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Run, Hide, Fight (2021) – Die Soft

Released: 5th May
Seen: 9th July

Run, Hide, Fight info

As a general rule I try my hardest not to let my personal politics impact my enjoyment of a film. I won’t pretend I don’t have intellectual differences with certain films ideas, I even spell them out in order to give context, but I can and have enjoyed movies with values I don’t agree with made by companies run by people who I don’t agree with… so, even though this movie was released in the US by Ben Shapiro’s website, The Daily Caller, a site I would consider a gateway drug to fascism and white supremacy, I promise you that connection had nothing to do with my enjoyment of the film… no, because in order to enjoy this film I would have to have little to no good taste even before I looked into its connections because it’s just so poorly made.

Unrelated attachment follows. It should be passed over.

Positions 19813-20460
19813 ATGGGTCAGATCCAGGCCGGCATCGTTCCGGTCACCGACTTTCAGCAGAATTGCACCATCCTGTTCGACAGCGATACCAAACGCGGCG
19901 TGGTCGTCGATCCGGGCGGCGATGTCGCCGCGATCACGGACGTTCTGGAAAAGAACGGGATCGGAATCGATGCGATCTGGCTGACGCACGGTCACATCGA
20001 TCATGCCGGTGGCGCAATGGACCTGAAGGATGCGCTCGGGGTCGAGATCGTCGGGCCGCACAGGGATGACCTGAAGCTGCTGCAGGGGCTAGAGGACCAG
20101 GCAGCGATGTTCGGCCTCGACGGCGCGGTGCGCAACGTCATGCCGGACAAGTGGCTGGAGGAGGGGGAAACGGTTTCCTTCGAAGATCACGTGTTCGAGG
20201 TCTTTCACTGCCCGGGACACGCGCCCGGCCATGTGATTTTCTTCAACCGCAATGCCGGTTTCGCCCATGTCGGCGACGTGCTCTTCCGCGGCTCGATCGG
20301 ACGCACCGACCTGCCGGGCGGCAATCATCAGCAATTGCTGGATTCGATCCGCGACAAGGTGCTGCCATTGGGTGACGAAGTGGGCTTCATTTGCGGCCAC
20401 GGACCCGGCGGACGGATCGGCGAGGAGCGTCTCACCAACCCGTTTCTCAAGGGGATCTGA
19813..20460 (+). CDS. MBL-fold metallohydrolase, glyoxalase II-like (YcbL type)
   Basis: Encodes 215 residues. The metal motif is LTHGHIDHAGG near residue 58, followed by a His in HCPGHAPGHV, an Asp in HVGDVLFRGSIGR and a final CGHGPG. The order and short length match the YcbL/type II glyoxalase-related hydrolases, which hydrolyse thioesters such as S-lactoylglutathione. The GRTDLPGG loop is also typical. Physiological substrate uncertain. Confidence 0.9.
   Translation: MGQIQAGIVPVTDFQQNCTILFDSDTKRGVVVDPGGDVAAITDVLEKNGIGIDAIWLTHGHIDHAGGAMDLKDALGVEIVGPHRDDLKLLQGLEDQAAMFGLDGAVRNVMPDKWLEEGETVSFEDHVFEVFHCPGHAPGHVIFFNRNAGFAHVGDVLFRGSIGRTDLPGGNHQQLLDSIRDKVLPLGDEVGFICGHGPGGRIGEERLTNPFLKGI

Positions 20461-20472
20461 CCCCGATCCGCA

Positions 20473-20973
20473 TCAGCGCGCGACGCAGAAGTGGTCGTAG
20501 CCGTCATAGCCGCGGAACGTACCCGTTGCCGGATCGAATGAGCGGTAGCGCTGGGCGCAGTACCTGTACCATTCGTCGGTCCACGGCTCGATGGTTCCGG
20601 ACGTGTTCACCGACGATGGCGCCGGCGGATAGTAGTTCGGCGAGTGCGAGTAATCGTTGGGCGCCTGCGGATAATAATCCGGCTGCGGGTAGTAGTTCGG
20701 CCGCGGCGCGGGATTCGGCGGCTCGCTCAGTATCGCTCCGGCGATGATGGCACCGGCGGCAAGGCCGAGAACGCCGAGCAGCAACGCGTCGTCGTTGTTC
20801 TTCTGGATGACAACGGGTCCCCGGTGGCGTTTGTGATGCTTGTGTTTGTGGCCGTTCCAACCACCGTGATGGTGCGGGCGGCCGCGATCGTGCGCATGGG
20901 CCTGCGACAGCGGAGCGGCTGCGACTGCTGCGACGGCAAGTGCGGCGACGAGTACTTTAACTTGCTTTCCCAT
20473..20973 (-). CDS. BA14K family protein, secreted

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Nobody Promo Image

Nobody (2021) – Nobody’s Perfect

Released: 1st April
Seen: 29th June

Some films are really easy to talk about, they hand you a long list of positives and negatives that you can put into an order that gives a fair and balanced view of who might like it. Some films are so bad that it’s like a game of mad libs trying to come up with the most visceral description of disgust… rarely is there a film so good that I want to just make the entire review “IS GOOD GO SEE”, but Nobody is that rare film where I want to just not bother trying to be smart and just go with my base instinct of yelling “IS GOOD GO SEE”… but the internet seems to prefer it for the algorithm if a blog post is about 1000 words so here we go.